The Python Package Index – also known as the PyPi repository – is host to thousands of helpful libraries that enhance Python’s already powerful core. Recently, however, a vulnerability was found by the Japanese security researcher that goes by the name “Ryotak”. As readers may be aware, Ryotak is the same person responsible for uncovering the bug in Cloudflare’s CDJNS service, which left roughly 12% of the world’s websites vulnerable to third-party, malicious code.
Ryotak posted about three bugs he discovered on the PyPi web portal on his blog. According to Ryotak, he ran an analysis of PyPi’s package index, which works as a database that stores Python libraries and works alongside Python’s pip package installer. Pip, for the uninitiated, lets developers search and install Python libraries for their software development projects and applications.
During his analysis, the security researcher discovered three exploitable bugs while searching the PyPi codebase on GitHub. These bugs had the potential to allow malicious programmers and hackers to delete other projects’ doc files, delete project permission roles, and run bash commands on the PyPi code base.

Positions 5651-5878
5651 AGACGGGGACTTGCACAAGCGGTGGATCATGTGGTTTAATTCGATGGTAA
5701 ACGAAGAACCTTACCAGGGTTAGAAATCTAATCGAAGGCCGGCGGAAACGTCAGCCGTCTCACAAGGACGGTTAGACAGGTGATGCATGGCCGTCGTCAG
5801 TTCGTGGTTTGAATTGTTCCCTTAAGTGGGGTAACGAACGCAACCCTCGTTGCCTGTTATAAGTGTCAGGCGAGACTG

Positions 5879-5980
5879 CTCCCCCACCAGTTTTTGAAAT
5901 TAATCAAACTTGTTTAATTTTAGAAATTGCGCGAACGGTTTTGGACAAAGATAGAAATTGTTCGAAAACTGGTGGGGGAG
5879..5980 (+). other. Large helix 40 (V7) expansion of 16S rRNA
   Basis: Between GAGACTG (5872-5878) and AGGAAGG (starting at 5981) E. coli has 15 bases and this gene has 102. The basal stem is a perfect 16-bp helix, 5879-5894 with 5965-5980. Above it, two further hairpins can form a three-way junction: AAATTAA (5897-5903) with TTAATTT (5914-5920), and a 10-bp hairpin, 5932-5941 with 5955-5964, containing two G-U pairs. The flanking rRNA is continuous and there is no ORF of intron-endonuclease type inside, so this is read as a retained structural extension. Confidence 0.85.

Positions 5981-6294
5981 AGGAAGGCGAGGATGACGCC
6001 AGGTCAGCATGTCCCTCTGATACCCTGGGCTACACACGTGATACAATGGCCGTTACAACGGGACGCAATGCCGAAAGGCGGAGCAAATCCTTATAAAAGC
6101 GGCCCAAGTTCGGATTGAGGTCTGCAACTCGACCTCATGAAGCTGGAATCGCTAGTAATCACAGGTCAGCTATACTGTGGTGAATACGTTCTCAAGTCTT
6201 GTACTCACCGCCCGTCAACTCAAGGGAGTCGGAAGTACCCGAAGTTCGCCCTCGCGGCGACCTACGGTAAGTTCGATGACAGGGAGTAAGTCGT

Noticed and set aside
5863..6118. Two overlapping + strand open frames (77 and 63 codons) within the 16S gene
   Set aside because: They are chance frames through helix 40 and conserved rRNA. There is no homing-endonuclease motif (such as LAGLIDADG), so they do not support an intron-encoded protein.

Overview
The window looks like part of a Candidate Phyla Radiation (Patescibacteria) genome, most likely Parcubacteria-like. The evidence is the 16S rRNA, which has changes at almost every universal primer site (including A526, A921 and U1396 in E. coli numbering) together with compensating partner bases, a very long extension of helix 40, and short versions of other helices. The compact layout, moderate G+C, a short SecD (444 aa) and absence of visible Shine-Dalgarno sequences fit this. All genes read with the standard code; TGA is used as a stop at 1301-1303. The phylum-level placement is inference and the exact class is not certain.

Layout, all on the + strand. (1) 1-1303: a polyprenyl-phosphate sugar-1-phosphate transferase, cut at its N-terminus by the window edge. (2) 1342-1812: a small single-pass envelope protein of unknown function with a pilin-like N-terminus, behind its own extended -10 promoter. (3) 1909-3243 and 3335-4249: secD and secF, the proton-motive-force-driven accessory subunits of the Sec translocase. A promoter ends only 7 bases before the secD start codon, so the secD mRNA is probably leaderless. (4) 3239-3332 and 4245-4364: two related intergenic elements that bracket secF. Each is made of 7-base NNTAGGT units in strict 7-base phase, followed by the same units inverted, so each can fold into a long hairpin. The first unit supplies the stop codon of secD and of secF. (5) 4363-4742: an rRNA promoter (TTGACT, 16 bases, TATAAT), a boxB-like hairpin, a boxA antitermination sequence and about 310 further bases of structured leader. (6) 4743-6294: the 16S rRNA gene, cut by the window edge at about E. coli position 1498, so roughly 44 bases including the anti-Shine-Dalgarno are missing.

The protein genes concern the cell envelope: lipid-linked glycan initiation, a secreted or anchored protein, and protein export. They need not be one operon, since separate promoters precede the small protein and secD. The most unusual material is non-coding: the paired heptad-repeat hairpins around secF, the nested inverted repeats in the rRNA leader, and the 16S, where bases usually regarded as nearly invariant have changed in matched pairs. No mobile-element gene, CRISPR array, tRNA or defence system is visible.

The most disconcerting of the three bugs is the one that allowed attackers to run commands on PyPi’s codebase, which they could use to collect tokens and other information that would, in turn, allow them to access or edit PyPi itself. It was such a concern that it was labeled a “critical issue” and quickly addressed by the Python security team. The other two exploits were fixed as well.
Ryotak was awarded a total of $3,000 for his bug reports ($1,000 per reported bug) and public acknowledgment. You can read the acknowledgment and learn more about the vulnerabilities and mitigation at PyPi’s official Twitter feed.